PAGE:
SGW Designworks developed functional prototypes for LodeStar Works’ nine-millimeter "smart gun," equipped with a fingerprint reader, passcode, and a way to lock and unlock it from a mobile phone.
The firearm’s mechanical and electrical components would need to be compact, manufacturable, reliable, and sourceable. Its capabilities also needed to appeal to a wide range of potential users.
From a technical perspective, the mechanical and electrical components — including its three-button pin pad, fingerprint-reading biometric device, Bluetooth components, battery, and supporting electronics — needed to fit within the existing volume of the firearm’s frame. Additionally, because this was the first firearm of its kind to feature a keypad, there was no baseline for where to locate the buttons.
From early on, LodeStar Works had a broad audience in mind for their biometric- and keypad-activated firearm. This required that SGW Designworks accommodate competing use cases throughout prototype development.
In less than a year, SGW brought an idea to a fully functional prototype: a smart gun engineered with reliable, groundbreaking technology and designed for multiple user experiences.
To better understand the user, SGW conducted qualitative and quantitative studies to determine how individuals would interact with the firearm. This research provided learnings as to how to improve specific features (such as determining the ideal location for the biometric pin pad) to appeal to the majority of users. Multiple iterations of working prototypes incorporated these learnings.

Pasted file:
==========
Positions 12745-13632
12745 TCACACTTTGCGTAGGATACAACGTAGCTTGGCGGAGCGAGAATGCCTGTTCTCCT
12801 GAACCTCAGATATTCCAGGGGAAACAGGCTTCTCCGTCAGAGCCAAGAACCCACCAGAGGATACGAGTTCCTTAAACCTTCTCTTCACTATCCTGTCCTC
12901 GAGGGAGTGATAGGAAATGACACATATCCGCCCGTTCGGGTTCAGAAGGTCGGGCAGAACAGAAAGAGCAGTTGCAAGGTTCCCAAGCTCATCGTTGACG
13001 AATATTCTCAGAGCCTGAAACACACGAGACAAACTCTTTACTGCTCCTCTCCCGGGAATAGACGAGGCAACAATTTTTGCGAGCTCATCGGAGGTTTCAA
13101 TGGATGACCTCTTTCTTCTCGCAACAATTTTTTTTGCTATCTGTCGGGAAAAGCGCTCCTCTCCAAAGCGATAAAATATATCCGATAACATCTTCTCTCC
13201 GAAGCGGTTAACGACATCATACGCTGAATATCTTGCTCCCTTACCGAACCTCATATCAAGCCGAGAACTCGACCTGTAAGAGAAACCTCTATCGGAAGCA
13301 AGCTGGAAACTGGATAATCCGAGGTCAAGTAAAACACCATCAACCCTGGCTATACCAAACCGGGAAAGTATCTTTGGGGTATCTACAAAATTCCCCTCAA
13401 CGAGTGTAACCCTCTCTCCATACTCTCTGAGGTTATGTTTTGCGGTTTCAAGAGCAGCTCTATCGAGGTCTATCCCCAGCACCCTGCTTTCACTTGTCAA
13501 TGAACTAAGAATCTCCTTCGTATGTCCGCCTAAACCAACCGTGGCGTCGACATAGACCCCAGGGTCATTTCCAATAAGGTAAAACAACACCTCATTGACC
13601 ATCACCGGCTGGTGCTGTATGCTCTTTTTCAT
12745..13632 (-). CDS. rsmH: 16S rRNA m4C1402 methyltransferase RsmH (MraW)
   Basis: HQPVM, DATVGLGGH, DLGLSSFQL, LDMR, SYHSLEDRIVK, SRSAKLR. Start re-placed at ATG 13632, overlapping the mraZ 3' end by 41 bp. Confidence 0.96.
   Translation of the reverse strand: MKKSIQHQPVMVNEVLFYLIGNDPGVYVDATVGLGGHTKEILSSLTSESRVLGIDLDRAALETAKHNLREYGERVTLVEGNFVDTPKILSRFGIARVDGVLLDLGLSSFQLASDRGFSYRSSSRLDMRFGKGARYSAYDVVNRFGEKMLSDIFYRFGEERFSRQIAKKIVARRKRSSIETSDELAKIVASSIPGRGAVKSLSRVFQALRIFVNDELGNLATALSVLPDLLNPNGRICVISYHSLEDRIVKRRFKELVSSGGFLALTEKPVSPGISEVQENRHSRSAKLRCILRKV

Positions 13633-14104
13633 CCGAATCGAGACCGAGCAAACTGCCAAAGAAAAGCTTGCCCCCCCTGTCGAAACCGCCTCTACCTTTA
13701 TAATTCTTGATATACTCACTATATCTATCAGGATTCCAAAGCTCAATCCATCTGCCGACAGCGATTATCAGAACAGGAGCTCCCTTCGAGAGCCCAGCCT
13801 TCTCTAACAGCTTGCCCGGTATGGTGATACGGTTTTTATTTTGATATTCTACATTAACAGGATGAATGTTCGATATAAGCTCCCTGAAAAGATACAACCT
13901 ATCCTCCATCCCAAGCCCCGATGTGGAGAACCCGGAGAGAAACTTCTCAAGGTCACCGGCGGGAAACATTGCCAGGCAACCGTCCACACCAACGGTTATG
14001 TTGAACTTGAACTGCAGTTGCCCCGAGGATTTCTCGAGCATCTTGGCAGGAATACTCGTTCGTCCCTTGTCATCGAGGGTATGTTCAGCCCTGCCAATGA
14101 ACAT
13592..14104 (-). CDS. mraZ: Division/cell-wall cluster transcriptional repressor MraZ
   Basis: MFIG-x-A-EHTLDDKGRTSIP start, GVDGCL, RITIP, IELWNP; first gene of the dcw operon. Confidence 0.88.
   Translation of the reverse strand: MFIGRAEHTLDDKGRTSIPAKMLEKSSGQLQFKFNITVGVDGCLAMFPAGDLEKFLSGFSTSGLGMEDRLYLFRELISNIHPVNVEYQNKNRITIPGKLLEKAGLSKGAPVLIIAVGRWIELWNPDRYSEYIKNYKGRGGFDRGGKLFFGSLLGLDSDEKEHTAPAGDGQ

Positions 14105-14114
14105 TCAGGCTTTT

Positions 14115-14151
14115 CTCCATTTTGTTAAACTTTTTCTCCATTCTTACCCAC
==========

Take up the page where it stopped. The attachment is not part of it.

Today, the working prototype of LodeStar’s smart gun is equipped with features that enable the gun to fire only when being handled by a pre-authorized user. It includes multiple authentication methods: fingerprint unlocking technology that unlocks the gun in microseconds, a PIN pad, and a near-field communication chip activated by a phone app. Since the fingerprint reader may not work in adverse conditions (like when wet), the PIN pad is there as a backup. The near-field communication signal acts as a secondary backup, enabling the gun as quickly as users can open the app on their phones.
The effort required mechanism design, PCBA design, biometrics integration, UI/UX, firmware development, microprocessor selection, prototyping, and product Testing. The prototype was unveiled to major media outlets in early 2022, and was featured in Reuters soon after.
Co-founder/CTO, LodeStar Works